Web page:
Structural Focus places a high value on mentoring young talent. Brendan Ramos, SE started working at Structural Focus as an intern in 2009. While working at Structural Focus over the past six and a half years, he has graduated from UCLA with an M.S. degree in Civil Engineering and obtained his P.E. and S.E. licenses. He’s also managed to make some time to get engaged and married, as well as remodeled his home. In concert with these personal and professional accomplishments, he has worked on high-profile projects in Playa Vista and more recently as the Project Engineer for The Masonic Temple in Glendale. Needless to say, Brendan Ramos is a talented Structural Engineer with a bright future.
What does Structural Design mean to you?
Structural Design it’s not just about the numbers. It’s using what we know about Structural Engineering and turning it into an art that is altogether aesthetically pleasing, safe, cost-effective and buildable.
My favorite project to date is the renovation of a historic building into creative space for a Fortune 500 company in Playa Vista. During the course of the project, I had some long nights at the office. I took on more responsibility. For the first time in my career, I attended coordination, design and construction meetings with the design team. It was a great experience to be involved in all aspects of the project from beginning to end; from coordination to design, seeing it through construction and now witnessing its success. It has turned into a great production and post-production space for the social media community of Los Angeles. I’m definitely proud of this project.
The very tight schedule on The Masonic Temple renovation project in Glendale has probably been my biggest challenge to date. We provided structural design to renovate a historic building into a multi-use space. The building is owned by Caruso Affiliated, Gensler is the architect, and CBRE Group, Inc. is the first tenant. It’s been a great learning experience; the project incorporates both existing building and new design, as well as multiple structural materials including steel and concrete. We’ve completed the full seismic retrofit, as well as the tenant improvement of the 5th through 8th floors, and currently, we are providing tenant improvement services for the other floors.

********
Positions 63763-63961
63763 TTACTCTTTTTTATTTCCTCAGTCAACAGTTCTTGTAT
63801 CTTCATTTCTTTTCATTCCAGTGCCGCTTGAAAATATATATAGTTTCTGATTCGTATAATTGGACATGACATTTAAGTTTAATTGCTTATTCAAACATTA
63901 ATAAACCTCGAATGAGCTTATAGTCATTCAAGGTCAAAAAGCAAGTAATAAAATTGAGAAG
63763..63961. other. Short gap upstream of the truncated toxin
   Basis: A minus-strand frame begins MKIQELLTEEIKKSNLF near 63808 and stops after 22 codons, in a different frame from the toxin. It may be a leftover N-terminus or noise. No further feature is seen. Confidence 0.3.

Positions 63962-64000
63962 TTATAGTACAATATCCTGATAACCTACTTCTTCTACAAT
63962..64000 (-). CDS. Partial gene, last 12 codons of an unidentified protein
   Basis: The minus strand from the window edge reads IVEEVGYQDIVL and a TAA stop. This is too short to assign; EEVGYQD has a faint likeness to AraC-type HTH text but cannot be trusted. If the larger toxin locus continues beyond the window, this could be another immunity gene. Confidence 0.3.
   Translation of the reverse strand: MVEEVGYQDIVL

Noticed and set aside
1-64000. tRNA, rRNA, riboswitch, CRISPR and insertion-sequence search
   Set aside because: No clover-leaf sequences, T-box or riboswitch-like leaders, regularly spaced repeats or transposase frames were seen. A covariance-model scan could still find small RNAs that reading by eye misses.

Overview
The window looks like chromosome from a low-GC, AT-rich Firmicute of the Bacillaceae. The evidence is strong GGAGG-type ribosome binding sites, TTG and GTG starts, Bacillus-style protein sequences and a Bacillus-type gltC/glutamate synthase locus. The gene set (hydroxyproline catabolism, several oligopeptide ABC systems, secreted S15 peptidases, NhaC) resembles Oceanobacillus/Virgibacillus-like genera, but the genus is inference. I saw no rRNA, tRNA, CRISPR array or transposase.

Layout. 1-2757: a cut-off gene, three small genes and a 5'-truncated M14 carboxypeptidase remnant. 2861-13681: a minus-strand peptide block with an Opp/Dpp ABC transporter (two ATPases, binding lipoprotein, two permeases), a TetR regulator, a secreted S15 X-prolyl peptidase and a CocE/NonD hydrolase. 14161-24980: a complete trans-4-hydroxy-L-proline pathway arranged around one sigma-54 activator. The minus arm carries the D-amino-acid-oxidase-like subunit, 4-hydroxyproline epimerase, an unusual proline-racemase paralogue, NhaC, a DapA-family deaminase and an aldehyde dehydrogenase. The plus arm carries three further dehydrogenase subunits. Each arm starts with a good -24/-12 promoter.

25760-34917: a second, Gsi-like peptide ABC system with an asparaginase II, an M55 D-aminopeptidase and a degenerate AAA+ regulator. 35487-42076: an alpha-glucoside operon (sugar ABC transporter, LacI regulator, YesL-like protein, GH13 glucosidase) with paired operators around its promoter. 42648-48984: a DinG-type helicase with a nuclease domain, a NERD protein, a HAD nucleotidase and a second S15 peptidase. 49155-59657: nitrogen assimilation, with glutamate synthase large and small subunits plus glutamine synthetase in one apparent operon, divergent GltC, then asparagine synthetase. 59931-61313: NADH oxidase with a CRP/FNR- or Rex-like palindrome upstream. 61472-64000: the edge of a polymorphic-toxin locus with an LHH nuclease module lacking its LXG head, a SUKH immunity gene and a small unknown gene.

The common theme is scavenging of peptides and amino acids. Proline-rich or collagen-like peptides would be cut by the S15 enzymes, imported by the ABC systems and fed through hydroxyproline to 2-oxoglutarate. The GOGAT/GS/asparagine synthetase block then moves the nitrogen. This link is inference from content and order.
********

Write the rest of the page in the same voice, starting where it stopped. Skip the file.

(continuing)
If I had to choose a dream client, it would probably be a high profile entertainment industry company. Their standards are higher and usually media projects involve unique structural design challenges that I probably wouldn’t encounter on other projects. I really enjoy the challenge.
For instance, I’m currently working on a very interesting, challenging and fun project in Santa Monica, Skydance. It is a “hybrid project” that consists of historic, new construction and a media/screening room. The building is a historic post office; we cannot touch the outside and the lobby. It is originally a one-story structure with a full basement; we are adding two additional floors, but we are limited by the floor and roof heights. We are adding a screening room in the basement which will require removing columns and deepening excavations, through this process we have to think about the spatial and acoustical needs of the client.
The Future of Structural Engineering
Structural Engineering is an art, it’s not just the knowledge of what to design for, but it’s also communication, knowing how to present the information to the client. One of the qualities that our firm emphasizes is the ability to effectively communicate with everyone on the team. In all stages of a project, our priorities include responsiveness and clear communication with the team and client (on top of providing excellent technical structural engineering services). It is hard to find those qualities in our industry. There are engineers that only focus on crunching numbers, but as computer software becomes more powerful, their communication skills will become more crucial. We need to know how to inform our clients of what the numbers really mean, and how the numbers will impact the decisions that need to be made.
What advice would you give structural engineering students?
Obviously, they should do well on engineering courses in order to understand the mechanics. Also, it is essential to work on their communication. More importantly, they should do what they love. As cliche as it sounds, it makes it easier to get the job done when you’re working on something that makes you happy.
Why Structural Focus?
I really enjoy the company atmosphere; I know everyone at the office, and their families. I get to work on creative, high-profile and challenging projects, and when I need guidance the open door policy allows me to consult my superiors. What more can I ask for?
What would we be surprised to learn about you?
Not many people know that I am very active in my community. As a mentor for the ACE Mentor Program, I’ve had the pleasure of working with different high schools in the area. It is very rewarding to see the kids I’ve tutored become responsible young adults on the road to achieving their dreams. I am also a council member at my church and I play the keyboard during our events.